Gay Pride Zagreb 2002 (with subtitles)

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Gay Pride Zagreb 2002 – The organization of the first Zagreb Pride event in 2002, Gay Pride Zagreb 2002 – “Coming out against prejudice”, presented the first major attempt to change the status of LGBTIQ persons in Croatia. This Pride event marked the beginning of the LGBTIQ movement in Croatia by opening public debates about the visibility of LGBTIQ population. Approximately 300 individuals participated in the 2002 Pride event in Zagreb, including top state officials.

During the first Pride March through the city center, numerous by-standers insulted and verbally abused the participants of the march. Tear gas was thrown at the attendees gathered at Zrinjevac Park. After the Pride March, organized groups of nazi-skinheads beat up about 20 people. 27 people were arrested. No one was ever charged with vandalism, assault or discrimination.

On Saturday, June 29, 2002, the first Pride parade was held in Zagrebs park Zrinjevac. Gay Pride Zagreb 2002 was entitled “Iskorak KONTRA predrasuda” (Coming out against prejudice)

Sometime around 9 AM just before the gathering unknown attackers beat up Mario Kovač, Croatian theatre director, who was supposed to be Prides master of the ceremony, at Kvaternik Square and took his cell phone. As the gathering progressed, homophobic opponents to Gay Pride Zagreb rallied at the western side of Zrinjevac Park, yelling “Go to Serbia!”, “Kill the Serb!”, “Fags to concentration camps!”, “Heil Hitler!”, “Sieg heil!”, “Die!”, and “We are Aryan!”, and then invoked the name of 90s nationalist leader Franjo Tuđman. Some of them tried to jump over the iron fence put up at Zrinjevac Park, but were prevented from doing so. Throughout the gathering the police used video cameras to record it.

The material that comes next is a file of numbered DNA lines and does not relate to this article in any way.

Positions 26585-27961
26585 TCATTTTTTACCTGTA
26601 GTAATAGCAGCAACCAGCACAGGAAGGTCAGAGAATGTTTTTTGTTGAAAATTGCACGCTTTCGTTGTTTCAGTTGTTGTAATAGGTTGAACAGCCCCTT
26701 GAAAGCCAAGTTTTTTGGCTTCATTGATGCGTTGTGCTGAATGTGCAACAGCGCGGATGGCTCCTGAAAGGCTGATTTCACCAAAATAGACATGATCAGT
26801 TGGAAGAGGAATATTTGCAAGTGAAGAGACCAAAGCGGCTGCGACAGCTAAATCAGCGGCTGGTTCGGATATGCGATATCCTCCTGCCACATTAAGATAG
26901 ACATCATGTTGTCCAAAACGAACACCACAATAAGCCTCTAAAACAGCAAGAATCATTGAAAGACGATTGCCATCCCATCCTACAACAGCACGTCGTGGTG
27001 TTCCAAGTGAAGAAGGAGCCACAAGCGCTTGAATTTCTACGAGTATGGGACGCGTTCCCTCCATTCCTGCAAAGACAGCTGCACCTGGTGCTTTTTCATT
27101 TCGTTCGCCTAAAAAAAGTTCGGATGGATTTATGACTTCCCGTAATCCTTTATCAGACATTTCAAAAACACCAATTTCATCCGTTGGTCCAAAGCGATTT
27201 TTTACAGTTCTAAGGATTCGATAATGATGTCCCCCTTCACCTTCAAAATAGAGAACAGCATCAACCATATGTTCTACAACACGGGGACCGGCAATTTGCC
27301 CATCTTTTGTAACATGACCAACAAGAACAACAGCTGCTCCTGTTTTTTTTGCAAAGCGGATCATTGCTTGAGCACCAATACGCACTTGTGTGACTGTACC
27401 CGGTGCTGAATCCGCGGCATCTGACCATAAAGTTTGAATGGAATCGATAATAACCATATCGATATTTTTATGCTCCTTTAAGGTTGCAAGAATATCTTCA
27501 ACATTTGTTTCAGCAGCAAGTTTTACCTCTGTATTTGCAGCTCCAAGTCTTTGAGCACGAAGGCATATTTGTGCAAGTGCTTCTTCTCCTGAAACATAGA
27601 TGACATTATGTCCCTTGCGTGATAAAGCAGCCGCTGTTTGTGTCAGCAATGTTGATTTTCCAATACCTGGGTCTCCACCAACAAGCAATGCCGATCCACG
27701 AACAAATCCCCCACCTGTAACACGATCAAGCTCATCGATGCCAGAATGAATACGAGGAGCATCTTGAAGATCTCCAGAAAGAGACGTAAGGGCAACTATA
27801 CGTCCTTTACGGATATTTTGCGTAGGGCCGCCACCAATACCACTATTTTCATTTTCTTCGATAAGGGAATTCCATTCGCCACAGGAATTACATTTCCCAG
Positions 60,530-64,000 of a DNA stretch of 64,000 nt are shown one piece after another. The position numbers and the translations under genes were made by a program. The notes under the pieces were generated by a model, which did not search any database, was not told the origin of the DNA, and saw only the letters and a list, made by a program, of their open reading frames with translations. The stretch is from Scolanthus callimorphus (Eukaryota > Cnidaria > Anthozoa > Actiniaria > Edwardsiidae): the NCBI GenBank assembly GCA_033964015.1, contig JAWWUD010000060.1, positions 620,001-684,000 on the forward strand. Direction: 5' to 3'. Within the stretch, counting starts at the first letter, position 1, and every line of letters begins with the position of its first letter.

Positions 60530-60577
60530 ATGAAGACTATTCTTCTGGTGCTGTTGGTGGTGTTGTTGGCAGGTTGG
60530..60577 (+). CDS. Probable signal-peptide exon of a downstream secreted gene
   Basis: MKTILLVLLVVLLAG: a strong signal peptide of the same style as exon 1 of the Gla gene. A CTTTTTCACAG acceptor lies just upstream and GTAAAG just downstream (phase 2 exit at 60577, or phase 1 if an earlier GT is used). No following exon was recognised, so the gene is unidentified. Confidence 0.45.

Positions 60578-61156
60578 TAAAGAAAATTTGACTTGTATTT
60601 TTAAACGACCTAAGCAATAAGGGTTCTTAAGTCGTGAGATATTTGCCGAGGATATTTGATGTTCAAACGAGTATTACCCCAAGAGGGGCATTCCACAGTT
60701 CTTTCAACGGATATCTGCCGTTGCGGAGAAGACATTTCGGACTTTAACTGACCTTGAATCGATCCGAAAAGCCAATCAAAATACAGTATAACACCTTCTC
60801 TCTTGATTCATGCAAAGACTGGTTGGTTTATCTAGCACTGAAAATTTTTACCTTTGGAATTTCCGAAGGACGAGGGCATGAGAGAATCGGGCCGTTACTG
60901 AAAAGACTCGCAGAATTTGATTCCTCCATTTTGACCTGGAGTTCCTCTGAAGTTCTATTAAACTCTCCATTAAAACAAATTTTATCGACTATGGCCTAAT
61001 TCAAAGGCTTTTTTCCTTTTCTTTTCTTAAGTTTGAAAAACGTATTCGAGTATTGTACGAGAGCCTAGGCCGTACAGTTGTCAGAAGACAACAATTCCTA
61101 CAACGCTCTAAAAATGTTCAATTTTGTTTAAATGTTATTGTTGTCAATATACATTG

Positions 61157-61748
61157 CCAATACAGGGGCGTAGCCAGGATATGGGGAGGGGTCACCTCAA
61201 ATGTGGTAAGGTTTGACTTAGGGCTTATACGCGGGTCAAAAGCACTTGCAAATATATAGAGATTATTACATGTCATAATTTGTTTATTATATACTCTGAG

As the gathering was coming to an end, tear gas was thrown at the Pride crowd assembled at Zrinjevac.

Most citizens managed to leave the gathering peacefully, and security and police vehicles took the speakers to safety. However, it was then that the bullies started rounding the city center and attacking participants of the gathering, as well as passers-by. During and after the gathering, some twenty people were attacked and injured. The police brought in 27 disorderly persons (11 as a preventive measure, 10 for disorderly conduct, and 6 in order to establish their identity).

Several nazi-skinheads who threatened them and cursed them, which led to another police intervention, met the organizers of the manifestation, who after the gathering attempted to take the props to a van that was waiting for them in Đorđić Street. The organizers left the gathering with the help of the police.

Following the gathering, approximately twenty citizens were beaten up in about ten incidents. Net club Mama was attacked. According to Teodor Celakoski, then-manager of Mama club, seven nazi-skinheads stormed into the club, receiving instructions on where to go via the cell phone. Upon their arrival, they started to harass people, asking them who had gone to the Gay Pride. They randomly chose three people and beat them up. After the gathering, nine attackers attacked the guests of Močvara in Tomić Street. Most commentators agree that had it not been for the police cordon, the gathering would have ended in an explosion of violence.

After the gathering, only 27 people were charged with a misdemeanor.

The failure to sanction the violence that followed the Gay Pride is the severest form of human rights violations in the Republic of Croatia in 2002, when it comes to LGBTIQ community.